Thursday, October 10, 2013

Can Communitarians & Libertarians Find Common Ground?

In a way the debate between communitarians and libertarians on both sides of the Atlantic reminds me of the debate between Old Lights and New Lights in 18th century America. The Old Lights emphasized order and institutions while the New Lights emphasized the importance of personal conversion.

David Brooks wrote some time ago:
“Both the New Left and the Tea Party movement are radically anticonservative. Conservatism is built on the idea of original sin — on the assumption of human fallibility and uncertainty. To remedy our fallen condition, conservatives believe in civilization — in social structures, permanent institutions and just authorities, which embody the accumulated wisdom of the ages and structure individual longings."
Certainly a popular understanding of what conservatism is on both sides of the Atlantic. But it leaves out the other side of this 'original sin coin', the New Light on sin and atonement (Jonathan Edwards)  or the clarity of Scripture as 'origin and guarantee of our religious and political freedoms' (Herman Bavinck).

Just leaning back and trusting institutions clashes with the basic Calvinist understanding as articulated by Princeton President Samuel Finley:
'they who expect divine knowledge without studying Scripture; the Holy Spirit, without Prayer; saving blessings, without attending on gospel ordinances; or Deliverance from temporal enemies, without Fighting against them, discover their deep Ignorance of Scripture, of Reason, and the Whole scheme of divine government'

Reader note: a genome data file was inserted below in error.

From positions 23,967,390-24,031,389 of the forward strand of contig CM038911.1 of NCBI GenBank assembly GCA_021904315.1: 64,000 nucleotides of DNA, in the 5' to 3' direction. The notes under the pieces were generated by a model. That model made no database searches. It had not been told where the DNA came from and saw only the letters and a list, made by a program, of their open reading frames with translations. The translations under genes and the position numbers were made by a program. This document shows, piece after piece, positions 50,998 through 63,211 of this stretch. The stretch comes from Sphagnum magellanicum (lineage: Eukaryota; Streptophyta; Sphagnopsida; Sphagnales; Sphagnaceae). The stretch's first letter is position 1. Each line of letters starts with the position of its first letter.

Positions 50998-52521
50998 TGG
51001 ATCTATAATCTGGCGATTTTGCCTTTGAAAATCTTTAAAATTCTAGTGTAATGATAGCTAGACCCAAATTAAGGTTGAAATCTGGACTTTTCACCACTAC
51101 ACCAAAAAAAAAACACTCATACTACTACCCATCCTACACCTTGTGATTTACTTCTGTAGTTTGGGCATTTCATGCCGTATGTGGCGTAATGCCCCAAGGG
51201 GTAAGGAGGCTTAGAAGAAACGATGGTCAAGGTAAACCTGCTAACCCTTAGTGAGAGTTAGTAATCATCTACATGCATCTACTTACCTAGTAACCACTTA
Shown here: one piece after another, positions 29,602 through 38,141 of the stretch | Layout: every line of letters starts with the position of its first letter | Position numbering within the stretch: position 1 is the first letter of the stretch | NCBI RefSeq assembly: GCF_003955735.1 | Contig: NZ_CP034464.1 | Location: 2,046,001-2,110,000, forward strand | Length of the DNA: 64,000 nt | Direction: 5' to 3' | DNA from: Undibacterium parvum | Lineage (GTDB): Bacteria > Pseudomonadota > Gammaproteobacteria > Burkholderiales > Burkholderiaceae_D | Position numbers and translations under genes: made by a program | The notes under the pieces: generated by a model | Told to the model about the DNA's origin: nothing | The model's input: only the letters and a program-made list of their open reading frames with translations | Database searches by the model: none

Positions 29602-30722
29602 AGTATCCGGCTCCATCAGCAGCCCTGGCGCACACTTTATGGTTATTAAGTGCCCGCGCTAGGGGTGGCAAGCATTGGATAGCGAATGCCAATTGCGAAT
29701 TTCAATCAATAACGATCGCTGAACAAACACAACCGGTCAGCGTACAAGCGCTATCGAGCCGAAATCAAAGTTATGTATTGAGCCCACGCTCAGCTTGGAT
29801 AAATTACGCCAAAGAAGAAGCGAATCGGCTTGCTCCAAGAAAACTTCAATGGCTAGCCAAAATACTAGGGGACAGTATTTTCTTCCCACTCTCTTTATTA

The idea of original sin does not help us while choosing between institutions and those who oppose them. The history of the great awakening, religious persecution in the 17th and 18th century and the fight of Radical Republicans is sufficient evidence of this fact.

That's precisely the reason Jim DeMint favorite bible verse is 'It is for freedom that Christ has set us free', while this refers to the second half of 'the Whig equasion'.

The challenge of bringing the two sides together is what makes studying the period that preceded the American revolution so immensely interesting.

Balancing both is what makes a succesfull (Republican) politician. So, instead of pointing just to institutions as the solution to all problems, the huge role of citizens in a democracy should not be minimized, as Rand Paul points out at the end of his speech at the US Hispanic Chamber of Commerce:
'Human beings are not born once and for all on the day their mother gives birth to them, life obliges them over and over again to give birth to themselves'

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